Big Decisions: Loaning Money to Your Kids
To loan or not to loan, that is the question. To the parent of a teen, the question is a familiar one. From new clothes for a special date to a trip to the movies with friends after allowance has run out, childhood presents no shortage of opportunities to ask mom and dad for money. So what’s a parent to do? It depends on who you ask.
The Case for Just Saying “No”
A recent study by NerdWallet found that Americans are currently sitting on more than $911 billion in credit card debt. And yet the typical home has three TV sets, two cars, and spends $161 per month on clothing. The stats tell quite the story: for most Americans, a lack of stuff is not a problem. Rather, a lack of restraint when it comes to spending.
The argument against loaning money to your teen is quite clear: rather than getting a bailout from mom and dad, it’s more valuable to teach your child to save, plan ahead, and stop spending when their money runs out. Chances are, when payday finally hits or allowance day rolls around, their “must-have” item will have lost its luster. And if not, the wait will have made the purchase even sweeter.
The Case for Making the Loan
There’s another side to this story: some argue that protecting your child from a world in which loans and credit cards are a way of life is a recipe for financial ruin. Teens unaware of the effects of interest rates, payment plans, and late fees are more likely to fall for too-good-to-be-true credit card offers and predatory lending. Giving your teen a chance to stretch their financial muscles by learning how keep track of loan payments, while learning what it feels like to continue paying for something days or weeks after the thrill has worn off, is a valuable lesson indeed.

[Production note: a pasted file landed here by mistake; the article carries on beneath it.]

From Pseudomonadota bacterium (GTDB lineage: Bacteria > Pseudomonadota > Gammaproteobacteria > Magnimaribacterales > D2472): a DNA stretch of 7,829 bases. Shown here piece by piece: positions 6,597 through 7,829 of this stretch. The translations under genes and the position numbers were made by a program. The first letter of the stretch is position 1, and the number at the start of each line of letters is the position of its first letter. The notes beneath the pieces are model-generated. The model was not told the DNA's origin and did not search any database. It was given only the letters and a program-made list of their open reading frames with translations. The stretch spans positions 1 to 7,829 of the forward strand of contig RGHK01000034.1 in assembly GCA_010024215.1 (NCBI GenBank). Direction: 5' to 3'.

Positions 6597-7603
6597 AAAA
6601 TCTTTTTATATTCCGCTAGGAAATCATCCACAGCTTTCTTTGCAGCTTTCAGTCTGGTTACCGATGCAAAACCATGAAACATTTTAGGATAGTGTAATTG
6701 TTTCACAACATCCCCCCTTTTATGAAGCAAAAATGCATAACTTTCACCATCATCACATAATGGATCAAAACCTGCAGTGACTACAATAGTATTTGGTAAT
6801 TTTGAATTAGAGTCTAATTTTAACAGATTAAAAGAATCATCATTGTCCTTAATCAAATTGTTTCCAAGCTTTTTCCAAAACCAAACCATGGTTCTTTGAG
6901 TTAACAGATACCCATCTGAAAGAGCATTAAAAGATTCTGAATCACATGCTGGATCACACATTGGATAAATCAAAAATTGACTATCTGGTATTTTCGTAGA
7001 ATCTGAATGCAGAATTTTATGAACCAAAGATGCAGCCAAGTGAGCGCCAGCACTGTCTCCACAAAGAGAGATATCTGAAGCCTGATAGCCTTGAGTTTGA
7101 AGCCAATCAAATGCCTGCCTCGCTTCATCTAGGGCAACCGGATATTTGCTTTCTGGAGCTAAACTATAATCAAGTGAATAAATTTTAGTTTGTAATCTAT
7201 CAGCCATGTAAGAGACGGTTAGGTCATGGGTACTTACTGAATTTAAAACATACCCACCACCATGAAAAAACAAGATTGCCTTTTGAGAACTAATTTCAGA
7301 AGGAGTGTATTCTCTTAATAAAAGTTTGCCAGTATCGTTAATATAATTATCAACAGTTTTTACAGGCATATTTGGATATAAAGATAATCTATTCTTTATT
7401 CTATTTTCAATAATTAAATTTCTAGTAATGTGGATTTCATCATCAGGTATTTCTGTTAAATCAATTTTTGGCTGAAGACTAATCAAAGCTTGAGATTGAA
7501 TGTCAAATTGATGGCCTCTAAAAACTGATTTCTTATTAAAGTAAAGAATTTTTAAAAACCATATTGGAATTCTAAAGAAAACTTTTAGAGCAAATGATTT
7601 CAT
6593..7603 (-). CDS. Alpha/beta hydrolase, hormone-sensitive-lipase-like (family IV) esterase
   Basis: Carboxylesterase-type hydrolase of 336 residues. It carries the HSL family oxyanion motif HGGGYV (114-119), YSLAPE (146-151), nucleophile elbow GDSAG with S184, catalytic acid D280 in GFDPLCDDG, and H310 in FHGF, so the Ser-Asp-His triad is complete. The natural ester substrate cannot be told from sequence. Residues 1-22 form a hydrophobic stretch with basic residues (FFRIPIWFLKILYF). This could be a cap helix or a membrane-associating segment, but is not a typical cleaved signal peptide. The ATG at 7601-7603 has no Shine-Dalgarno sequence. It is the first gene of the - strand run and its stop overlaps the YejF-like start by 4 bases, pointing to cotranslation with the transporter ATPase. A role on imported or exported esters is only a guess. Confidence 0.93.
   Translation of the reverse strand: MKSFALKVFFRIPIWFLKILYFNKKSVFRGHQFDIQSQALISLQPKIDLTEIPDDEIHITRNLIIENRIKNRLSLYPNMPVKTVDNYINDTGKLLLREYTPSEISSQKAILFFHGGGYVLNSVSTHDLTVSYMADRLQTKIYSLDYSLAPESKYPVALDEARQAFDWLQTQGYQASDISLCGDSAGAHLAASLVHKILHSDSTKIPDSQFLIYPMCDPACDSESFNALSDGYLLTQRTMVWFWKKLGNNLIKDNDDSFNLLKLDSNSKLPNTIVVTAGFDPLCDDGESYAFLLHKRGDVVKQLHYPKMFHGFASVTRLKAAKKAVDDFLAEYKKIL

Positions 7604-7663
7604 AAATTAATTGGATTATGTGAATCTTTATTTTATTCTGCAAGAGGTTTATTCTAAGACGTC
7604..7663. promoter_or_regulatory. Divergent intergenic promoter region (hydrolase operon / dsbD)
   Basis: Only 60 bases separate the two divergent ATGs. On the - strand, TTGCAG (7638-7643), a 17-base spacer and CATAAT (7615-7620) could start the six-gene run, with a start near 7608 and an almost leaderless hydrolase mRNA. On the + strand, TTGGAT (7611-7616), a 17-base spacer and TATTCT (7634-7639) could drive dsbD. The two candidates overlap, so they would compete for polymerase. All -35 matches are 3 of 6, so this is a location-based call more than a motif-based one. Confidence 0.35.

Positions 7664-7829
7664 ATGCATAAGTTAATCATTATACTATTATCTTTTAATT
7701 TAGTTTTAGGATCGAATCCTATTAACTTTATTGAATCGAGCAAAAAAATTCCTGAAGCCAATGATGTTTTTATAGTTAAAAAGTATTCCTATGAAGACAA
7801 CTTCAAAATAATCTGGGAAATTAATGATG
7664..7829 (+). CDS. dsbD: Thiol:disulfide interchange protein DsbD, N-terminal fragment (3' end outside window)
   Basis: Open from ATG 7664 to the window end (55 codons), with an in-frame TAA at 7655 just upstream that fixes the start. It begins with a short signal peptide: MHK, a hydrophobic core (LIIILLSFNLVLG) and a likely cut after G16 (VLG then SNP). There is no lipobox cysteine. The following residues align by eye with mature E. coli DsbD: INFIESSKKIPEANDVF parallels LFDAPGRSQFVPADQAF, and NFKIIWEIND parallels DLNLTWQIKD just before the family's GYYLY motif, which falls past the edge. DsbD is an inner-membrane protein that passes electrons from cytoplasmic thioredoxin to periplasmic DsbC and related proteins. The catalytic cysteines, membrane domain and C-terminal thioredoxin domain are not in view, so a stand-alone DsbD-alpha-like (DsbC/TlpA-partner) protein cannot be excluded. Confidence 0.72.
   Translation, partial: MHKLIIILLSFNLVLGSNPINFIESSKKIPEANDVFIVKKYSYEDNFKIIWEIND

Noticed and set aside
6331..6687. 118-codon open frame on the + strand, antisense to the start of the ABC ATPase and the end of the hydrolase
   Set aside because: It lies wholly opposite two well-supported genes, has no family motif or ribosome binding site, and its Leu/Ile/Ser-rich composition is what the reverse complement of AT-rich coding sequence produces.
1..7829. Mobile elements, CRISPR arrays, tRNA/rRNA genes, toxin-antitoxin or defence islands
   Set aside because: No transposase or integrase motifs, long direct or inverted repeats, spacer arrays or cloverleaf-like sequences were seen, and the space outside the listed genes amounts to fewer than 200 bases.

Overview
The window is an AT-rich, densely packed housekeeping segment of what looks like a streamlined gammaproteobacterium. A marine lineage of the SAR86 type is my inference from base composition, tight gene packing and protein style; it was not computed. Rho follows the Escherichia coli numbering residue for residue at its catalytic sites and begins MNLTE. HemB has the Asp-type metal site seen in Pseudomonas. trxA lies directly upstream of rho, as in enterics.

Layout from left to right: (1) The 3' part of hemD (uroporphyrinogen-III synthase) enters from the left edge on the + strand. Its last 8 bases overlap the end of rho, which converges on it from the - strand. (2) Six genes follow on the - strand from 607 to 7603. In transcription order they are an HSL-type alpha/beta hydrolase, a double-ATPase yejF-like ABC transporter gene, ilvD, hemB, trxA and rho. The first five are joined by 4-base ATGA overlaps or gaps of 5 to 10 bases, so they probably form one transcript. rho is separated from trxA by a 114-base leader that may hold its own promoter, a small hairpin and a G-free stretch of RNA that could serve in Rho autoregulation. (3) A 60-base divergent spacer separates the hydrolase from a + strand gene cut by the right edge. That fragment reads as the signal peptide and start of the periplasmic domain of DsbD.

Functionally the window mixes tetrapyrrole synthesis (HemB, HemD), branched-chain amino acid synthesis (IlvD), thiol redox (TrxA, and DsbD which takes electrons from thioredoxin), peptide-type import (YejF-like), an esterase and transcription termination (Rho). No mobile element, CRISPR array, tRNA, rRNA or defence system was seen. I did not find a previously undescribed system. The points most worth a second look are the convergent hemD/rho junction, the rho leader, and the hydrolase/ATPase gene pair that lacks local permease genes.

But more than just acting as a teaching moment, for an aspiring young entrepreneur, a parent loan can also empower a teen to launch a business. Getting a bank loan is difficult-to-impossible for minors, which can be a significant hurdle for businesses dependant on equipment or supplies. By offering your teen an advance, they could turn your funds into an entrepreneurial future.
So you’ve decided to loan your teen some cash, have you? It’s time to get practical. The most important thing to keep in mind is clarity. Be clear about what your child owes, how much interest (if any) you’re charging them, and when each payment is due. Finally, what collateral are they putting up for their funds? To truly replicate reality, a missed payment or unpaid balance should result in more than mere talk; perhaps that beloved skateboard will be revoked until payments are back up to date. With plenty of clarity, and careful follow through on the part of your teen, a parent loan can be excellent preparation for financial independence.
Need a loan-themed laugh? Enjoy this clip from Biz Kid$: